Maximizing Your ETF Returns

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ETFs (exchange-traded funds) are similar to mutual funds, but they trade like stocks. ETFs have exploded in popularity due to their easily accessible asset diversity and often low expense ratio.

If you're new to the world of exchange traded funds, there are some important ETF-specific considerations to keep in mind.

Understanding ETFs

Learning about ETFs is essential and, despite what you might think, isn't hard at all. Though a little dry, the best information about an ETF comes from the company that maintains it. All investors (and even people who aren't investors) are entitled to a copy of the ETF's prospectus for review.

Prospectuses contain important information regarding the historical performance of the ETF, its holdings, and important risk information. The prospectus should always be the first step in your due diligence process considering an ETF as an addition to your portfolio.

Additionally, while many ETFs are fairly straightforward, there are some that are quite unique. Some use leverage, some use a heck of a lot of leverage, and others are restricted to specific industries.

The Aberdeen Standard Physical Precious Metals ETF (NYSE: GLTR), for example, is a direct investment in physical precious metals instead of mines or sellers. This leads to a higher expense ratio and unique exposure to a blend of precious metals that can be purchased with a single ticker symbol.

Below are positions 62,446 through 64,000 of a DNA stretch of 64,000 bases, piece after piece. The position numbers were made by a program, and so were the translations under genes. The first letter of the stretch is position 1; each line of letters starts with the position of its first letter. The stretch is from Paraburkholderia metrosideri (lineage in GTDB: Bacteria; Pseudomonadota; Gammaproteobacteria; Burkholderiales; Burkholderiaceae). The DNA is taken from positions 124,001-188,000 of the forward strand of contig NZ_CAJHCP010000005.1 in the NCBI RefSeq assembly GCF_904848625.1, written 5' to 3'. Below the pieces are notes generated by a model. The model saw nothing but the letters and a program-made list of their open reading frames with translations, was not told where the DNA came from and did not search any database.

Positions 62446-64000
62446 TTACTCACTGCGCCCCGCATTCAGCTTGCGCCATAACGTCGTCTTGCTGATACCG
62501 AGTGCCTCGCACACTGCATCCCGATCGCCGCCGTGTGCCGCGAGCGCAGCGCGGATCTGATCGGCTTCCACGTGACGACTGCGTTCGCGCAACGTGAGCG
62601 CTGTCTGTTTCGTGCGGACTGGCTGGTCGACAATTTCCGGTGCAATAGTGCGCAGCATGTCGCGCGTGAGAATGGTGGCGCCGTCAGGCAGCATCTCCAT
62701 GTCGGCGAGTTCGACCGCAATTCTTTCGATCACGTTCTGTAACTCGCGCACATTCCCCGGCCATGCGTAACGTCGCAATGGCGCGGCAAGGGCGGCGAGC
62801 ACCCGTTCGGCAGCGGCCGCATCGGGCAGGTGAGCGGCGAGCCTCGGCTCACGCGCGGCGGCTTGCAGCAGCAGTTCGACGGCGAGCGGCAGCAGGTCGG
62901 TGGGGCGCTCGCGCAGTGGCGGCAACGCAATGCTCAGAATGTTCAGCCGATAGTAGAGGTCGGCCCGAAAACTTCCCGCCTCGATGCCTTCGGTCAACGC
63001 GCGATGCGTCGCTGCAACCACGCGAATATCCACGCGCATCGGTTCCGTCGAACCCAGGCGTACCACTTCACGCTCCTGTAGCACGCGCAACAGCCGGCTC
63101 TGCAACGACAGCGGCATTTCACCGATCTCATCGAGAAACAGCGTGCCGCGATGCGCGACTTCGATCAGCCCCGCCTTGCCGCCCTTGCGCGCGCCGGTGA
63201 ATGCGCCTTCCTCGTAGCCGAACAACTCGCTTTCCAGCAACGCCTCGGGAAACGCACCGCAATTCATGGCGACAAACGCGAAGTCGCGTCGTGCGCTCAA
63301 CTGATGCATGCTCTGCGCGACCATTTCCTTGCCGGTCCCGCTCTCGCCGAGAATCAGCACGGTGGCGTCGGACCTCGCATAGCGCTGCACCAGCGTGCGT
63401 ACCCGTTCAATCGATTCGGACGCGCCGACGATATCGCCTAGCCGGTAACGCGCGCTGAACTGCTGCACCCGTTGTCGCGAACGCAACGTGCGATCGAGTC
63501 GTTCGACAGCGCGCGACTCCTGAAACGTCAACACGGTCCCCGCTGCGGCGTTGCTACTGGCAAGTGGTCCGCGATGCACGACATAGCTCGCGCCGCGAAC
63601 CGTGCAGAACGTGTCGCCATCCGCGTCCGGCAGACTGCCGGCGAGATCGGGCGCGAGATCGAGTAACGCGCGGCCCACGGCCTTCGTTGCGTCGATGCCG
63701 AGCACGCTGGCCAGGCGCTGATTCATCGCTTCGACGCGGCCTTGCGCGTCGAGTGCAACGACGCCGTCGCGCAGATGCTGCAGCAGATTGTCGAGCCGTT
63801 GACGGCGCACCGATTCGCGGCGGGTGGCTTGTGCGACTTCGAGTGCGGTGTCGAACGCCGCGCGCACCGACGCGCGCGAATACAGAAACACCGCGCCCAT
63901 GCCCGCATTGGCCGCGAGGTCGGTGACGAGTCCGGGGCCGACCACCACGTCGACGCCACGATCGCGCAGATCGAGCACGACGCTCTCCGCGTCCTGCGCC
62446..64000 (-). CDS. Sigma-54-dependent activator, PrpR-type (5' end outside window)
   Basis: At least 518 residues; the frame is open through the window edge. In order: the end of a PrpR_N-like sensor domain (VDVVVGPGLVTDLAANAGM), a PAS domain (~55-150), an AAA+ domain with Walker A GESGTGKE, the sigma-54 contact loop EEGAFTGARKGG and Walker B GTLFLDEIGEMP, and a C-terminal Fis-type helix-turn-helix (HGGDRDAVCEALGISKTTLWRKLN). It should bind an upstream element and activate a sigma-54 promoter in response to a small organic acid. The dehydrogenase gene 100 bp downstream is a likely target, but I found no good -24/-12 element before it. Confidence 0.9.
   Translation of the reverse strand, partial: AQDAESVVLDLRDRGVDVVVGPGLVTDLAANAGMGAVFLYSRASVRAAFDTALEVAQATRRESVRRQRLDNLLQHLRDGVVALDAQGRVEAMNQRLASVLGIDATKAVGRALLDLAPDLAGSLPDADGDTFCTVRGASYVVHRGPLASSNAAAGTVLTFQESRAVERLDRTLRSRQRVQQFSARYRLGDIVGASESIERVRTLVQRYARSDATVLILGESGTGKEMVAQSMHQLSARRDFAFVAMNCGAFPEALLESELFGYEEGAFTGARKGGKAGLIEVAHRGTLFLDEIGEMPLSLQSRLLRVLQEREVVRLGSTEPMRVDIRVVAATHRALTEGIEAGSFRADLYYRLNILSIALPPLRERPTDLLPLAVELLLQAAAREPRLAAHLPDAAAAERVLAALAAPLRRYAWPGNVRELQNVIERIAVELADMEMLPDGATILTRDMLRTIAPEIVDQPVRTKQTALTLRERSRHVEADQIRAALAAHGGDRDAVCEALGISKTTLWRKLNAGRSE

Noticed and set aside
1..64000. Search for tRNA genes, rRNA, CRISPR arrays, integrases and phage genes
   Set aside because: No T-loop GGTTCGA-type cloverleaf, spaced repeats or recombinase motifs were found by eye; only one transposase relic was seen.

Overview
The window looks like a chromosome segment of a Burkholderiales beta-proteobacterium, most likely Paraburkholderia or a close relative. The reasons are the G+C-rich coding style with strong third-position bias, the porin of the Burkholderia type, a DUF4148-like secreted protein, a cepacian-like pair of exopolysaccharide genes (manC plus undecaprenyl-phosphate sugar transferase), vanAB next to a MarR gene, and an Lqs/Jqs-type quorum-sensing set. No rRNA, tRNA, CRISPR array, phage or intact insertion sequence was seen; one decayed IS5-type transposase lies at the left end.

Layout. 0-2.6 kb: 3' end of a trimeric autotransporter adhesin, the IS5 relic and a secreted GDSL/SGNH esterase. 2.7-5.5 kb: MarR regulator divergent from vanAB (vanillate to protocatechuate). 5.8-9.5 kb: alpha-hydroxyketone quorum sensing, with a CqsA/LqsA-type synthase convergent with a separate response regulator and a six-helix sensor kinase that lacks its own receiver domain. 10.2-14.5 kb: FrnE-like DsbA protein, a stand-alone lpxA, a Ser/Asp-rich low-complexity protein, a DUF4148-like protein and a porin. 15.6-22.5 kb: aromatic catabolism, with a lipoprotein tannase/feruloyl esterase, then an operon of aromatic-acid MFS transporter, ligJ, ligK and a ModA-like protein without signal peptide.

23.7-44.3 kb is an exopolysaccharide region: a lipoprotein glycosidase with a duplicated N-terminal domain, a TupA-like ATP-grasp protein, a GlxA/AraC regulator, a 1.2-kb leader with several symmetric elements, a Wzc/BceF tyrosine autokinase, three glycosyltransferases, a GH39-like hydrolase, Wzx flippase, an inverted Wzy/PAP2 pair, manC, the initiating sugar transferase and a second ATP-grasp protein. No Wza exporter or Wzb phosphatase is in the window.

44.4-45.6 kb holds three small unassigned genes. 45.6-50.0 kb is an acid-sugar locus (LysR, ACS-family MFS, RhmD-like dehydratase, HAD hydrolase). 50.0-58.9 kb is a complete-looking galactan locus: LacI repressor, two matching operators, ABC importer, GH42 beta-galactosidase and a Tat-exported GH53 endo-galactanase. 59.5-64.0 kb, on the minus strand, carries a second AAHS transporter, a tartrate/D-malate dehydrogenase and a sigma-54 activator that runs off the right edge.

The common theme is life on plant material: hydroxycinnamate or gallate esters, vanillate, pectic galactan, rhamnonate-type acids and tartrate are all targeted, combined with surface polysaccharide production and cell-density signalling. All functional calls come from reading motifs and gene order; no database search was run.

Understanding exactly what it is you are buying is key to understanding how it might respond to macroeconomic trends and how it interacts with the other assets in your portfolio.

ETFs Can Be Good Swing Trading Candidates

Some ETFs are good swing trading candidates. A low volatility ETF such as Investco's S&P 500 Low Volatility ETF (NYSE: SPLV) is not a good candidate for swing trading.

SPLV is an ETF that is built around reducing beta, or volatility, and as a result it doesn't often present wild enough price swings to make it attractive to swing traders.

The Direxion Daily Junior Gold Mine leveraged ETF (NYSE: JNUG) on the other hand is much more prone to exaggerated price swings due to its leveraged nature. As a 2x play on gold, JNUG can be as risky as it can be profitable in the right hands.

ETFs Present An Easy Sector Rotation Tool

Due to the thematic nature of many ETFs it is easy to rotate through sectors as the economic business cycle marches on. As a brief refresher, cyclical stocks are stocks that track the business cycle. When the economy is peaking or expanding, so are they.

On the other hand, countercyclical stocks are negatively correlated with the business cycle. They are at their peak when the economy is contracting.

You can see the general shape of the business cycle as it moves from boom to bust, then back to boom again, in the image below.

The economic business cycle follows a general pattern of contraction and expansion over time.

Be wary, however. It is common knowledge that even dedicated investors who try to time the market in this way stand just as high a chance of running afoul of historical performance as they do of bucking the trend.

Above All - Choose A Reliable Trading Platform

If you know the basics of trading, you are likely already aware that choosing a reliable online trading platform is the first, and most vital, step toward success.

Look for features like discounted or commission-free trades, extended trading hours, access to more markets, instant deposits, and mobile apps or other accessibility functions.

An investor is only as good as their tools.

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